• have had polycystic ovaries, gestational (related to pregnancy) diabetes, or a baby weighing over 10 pounds.

Some of these risk factors can’t be avoided, but there is a lot that can be done by individuals who are at risk to prevent or delay the development of Type 2 diabetes.

What can I do to reduce my risk of Type 2 diabetes?

Type 2 diabetes is preventable. The key to prevention is healthy lifestyle choices. Changes in behaviour towards a healthier lifestyle have been proven to make a difference.

Ways to reduce your risk of developing Type 2 diabetes include:

  • eating healthily;
  • exercising or moving more;
  • or losing excess weight.

Many people find it’s easier to make these changes by:

  • choosing a form of exercise that they enjoy;
  • setting realistic goals;
  • introducing one change at a time and making that one change a daily habit;
  • seeking advice and help from a professional, such as a GP;
  • joining a support group, such as a weight loss programme.

One of the most effective ways of getting the information, motivation and support you need to make these changes is by joining the NHS Diabetes Prevention Programme.

What is the NHS Diabetes Prevention Programme (NHS DPP)?

The NHS DPP is a joint commitment by NHS England, Public Health England and the charity Diabetes UK to run a behavioural programme to support people in lowering their risk of Type 2 diabetes.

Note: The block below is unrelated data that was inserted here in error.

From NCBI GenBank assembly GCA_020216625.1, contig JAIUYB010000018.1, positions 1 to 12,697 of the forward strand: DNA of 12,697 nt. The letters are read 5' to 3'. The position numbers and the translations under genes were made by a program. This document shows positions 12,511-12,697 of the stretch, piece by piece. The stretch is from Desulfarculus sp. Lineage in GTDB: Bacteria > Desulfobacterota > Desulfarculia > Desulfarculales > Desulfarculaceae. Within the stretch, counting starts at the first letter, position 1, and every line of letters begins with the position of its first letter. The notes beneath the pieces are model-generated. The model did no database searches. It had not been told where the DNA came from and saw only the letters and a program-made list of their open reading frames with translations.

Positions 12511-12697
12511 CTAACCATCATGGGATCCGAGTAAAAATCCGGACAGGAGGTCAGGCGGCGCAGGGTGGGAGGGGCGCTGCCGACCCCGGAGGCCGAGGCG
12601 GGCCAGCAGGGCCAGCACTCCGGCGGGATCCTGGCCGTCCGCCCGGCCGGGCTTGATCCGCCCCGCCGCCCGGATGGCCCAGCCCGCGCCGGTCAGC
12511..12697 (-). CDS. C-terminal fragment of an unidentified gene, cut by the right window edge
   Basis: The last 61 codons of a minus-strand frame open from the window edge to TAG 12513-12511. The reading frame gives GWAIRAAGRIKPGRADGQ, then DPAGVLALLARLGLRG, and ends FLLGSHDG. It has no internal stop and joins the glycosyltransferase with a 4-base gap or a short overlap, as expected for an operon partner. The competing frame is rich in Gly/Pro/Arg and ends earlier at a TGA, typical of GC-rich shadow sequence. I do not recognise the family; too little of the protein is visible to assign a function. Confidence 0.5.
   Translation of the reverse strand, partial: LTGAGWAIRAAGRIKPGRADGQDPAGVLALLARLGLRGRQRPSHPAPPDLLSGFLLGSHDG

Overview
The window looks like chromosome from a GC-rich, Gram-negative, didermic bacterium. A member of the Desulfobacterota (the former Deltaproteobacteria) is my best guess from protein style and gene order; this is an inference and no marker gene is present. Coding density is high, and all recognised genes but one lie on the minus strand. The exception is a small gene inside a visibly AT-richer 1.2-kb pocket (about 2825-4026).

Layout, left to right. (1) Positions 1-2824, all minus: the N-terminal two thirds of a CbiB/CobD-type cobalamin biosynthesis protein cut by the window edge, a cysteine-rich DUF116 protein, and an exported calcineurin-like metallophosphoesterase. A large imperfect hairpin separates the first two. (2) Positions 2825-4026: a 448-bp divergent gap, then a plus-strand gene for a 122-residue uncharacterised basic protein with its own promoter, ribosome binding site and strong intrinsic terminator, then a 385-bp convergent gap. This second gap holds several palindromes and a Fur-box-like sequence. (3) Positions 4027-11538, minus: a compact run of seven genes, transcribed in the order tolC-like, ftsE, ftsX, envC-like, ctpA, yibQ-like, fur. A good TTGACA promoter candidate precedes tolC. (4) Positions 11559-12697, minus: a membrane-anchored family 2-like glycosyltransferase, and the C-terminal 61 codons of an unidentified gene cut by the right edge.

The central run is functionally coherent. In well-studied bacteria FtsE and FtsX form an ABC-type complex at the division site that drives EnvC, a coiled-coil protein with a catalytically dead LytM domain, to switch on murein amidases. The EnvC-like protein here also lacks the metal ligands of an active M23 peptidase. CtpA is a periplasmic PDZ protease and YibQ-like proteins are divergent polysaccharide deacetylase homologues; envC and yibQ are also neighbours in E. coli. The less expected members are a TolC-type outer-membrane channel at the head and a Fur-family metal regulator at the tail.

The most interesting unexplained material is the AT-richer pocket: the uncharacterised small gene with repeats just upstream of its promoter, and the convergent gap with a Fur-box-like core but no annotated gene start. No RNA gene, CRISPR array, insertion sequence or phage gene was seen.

The Healthier You: NHS Diabetes Prevention Programme (NHS DPP) identifies people who are at high risk of the disease and refers them onto a free behaviour change programme. By doing so, the programme aims to reduce the number of people affected by Type 2 diabetes each year and the cost of Type 2 diabetes to the NHS. To date 300,000 people have received help from the programme.

The nine month behaviour change programme was initially styled by some as an NHS ‘diabetic bootcamp’ but it is intended to be educational, supportive and motivational. Those who are referred to the NHS DPP receive individually personalised help to reduce their risk. This includes education about healthy eating and lifestyle, help with exercise or physical activity and losing weight if that is needed. Taken together, these changes have been proven to prevent or significantly delay the development of the Type 2 form of the disease.

How do I join the NHS Diabetes Prevention Programme?

If an individual is at risk of developing Type 2 diabetes and is eligible for the NHS Healthier You Diabetes Prevention Programme, they can be referred by a health professional, such as their GP.  Participation in the programme is free. 

To be eligible, the individual must be:

  • aged 18 years or over;
  • registered with a GP practice in one of the areas where the programme is taking place;